We hope to leave by 10am latest. We will keep you up to date via parent mail for our time of arrival, but if you can only pick your children up at the end of school (3.05), that's fine. If you want to pick them up earlier, that's fine too!
The mist crept across the mountain as dawn broke. The sound of snoring reverberated melodically against the ancient beams and the 5:30am wake up was all but a distant memory.
We gathered in the dining hall to see what the young people would make for their lunches. It was all very quiet; a little too quiet. Then they arrived, slowly at first but all sporting very similar slightly red eyes. The day of activities must have challenged them as we thought. Early nights a must from here on in!
After breakfast, which included the usual cereals and bacon sandwiches, we gathered on the decking under the watchful eye of the mountain. The sun then drove the mist away. The day was looking beautiful. Fine weather for all – sun cream a must!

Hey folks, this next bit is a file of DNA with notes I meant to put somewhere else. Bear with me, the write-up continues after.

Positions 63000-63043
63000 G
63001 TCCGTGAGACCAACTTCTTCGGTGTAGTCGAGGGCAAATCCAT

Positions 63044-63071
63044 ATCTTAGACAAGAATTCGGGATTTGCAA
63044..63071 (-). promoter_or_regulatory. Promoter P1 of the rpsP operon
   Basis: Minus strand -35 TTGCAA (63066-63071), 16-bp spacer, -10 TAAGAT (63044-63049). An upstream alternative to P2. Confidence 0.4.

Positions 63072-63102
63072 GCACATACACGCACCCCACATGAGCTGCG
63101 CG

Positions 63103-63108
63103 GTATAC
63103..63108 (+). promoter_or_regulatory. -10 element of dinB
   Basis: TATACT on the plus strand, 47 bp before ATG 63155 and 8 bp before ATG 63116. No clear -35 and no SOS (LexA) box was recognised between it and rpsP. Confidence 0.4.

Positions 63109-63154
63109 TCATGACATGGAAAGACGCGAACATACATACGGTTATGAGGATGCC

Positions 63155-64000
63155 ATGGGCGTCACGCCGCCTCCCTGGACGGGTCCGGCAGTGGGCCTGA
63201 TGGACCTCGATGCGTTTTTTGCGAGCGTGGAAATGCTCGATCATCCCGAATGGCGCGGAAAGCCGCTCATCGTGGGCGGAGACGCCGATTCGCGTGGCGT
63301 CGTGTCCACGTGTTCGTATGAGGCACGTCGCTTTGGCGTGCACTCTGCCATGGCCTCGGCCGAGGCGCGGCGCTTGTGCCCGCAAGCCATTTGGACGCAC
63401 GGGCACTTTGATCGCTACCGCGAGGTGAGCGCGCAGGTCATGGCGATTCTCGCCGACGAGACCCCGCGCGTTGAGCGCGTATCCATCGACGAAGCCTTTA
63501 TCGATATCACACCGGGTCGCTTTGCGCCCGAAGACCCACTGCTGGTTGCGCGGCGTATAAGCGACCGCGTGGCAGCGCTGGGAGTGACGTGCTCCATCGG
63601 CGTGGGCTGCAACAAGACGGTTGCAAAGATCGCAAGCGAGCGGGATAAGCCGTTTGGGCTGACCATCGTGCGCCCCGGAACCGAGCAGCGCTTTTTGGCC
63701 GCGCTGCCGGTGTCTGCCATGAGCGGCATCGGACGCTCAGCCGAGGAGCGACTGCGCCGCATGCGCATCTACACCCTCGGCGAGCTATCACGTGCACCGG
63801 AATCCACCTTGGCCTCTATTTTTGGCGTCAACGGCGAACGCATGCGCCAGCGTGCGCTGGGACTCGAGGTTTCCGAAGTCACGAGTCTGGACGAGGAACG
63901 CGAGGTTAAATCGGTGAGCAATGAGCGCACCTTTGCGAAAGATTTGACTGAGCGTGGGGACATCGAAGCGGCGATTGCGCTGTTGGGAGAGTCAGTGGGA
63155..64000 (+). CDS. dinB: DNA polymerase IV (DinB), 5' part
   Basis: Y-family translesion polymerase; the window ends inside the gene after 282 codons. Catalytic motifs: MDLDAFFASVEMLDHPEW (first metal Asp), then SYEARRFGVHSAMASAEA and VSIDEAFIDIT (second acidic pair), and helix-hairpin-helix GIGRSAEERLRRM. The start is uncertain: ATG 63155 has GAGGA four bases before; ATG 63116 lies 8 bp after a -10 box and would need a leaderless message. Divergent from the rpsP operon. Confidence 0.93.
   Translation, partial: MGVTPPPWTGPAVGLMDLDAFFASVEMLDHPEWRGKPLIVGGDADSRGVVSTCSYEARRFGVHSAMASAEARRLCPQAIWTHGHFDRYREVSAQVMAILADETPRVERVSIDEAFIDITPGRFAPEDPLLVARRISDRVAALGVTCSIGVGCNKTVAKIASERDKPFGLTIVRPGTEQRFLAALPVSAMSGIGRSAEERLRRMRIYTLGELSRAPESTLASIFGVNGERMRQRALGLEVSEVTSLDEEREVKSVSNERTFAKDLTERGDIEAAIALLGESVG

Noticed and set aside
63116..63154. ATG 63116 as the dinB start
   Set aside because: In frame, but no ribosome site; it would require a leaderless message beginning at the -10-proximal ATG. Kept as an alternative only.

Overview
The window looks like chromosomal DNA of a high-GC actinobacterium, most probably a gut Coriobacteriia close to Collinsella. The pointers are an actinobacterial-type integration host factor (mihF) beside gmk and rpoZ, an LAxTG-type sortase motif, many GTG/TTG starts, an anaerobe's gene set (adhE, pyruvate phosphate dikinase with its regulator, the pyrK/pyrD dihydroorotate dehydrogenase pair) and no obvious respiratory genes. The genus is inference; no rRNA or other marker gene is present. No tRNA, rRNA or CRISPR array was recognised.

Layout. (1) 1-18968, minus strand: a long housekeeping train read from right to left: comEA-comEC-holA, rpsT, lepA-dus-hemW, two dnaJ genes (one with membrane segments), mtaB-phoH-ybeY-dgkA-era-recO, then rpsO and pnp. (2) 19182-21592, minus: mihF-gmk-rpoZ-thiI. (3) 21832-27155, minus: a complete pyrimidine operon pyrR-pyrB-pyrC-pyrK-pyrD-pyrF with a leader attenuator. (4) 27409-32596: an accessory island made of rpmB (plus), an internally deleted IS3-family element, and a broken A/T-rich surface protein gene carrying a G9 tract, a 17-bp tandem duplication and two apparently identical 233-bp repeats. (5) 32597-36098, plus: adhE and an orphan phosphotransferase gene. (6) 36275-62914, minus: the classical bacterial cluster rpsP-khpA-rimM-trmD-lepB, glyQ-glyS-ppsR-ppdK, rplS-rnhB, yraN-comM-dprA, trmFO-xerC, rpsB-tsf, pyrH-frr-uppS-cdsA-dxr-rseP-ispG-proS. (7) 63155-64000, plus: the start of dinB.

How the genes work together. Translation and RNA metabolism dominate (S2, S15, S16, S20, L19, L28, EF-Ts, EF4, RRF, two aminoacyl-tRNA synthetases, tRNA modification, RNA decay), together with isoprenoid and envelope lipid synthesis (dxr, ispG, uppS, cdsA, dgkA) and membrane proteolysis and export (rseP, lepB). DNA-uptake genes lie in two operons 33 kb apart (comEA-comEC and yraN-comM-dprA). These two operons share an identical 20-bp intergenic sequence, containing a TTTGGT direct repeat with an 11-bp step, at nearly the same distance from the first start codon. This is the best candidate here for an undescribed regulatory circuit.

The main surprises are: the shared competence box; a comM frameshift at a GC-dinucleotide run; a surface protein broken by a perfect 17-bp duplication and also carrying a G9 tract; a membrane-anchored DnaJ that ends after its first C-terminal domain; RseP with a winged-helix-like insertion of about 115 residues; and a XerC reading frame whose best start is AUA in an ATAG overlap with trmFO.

We began by telling group 1 and 2 that they were going up the mountain again due to a minibus issue. This of course was untrue although we did enjoy filming the faces of sheer despair, especially from Lily-May, Oliver and Alicia (footage available on our return). Group 1 and 2 were in fact off caving and waterfall walking, again with Mr Wakefield and Mr H. Group 3 and 4 were headed up the mountain. It had been ‘banded about’ by the instructors that they fancied climbing a different mountain, although this was immediately rejected by the children. It was Pen y Fan or else!
Off we all went in the beautiful sunshine to our respective destinations. The cavers, suited and booted, made their way down the steep path to the entrance. There were a few people who didn’t like the look of this and a number of worried tears dripped into the stream that ran outside. Regardless of the apprehension, and you probably know what’s coming, the children met every challenge – The Letterbox, Maggots Crawl and Dead Man’s Ledge (not as bad as it sounds). The children drank pure water from the cave roof and rated the experience 11/10. From there we made our way to the waterfall for the usual slapstick comedy – children slipping and plunging into the icy pools. It really was brilliant fun. The children loved it, just like the groups before them.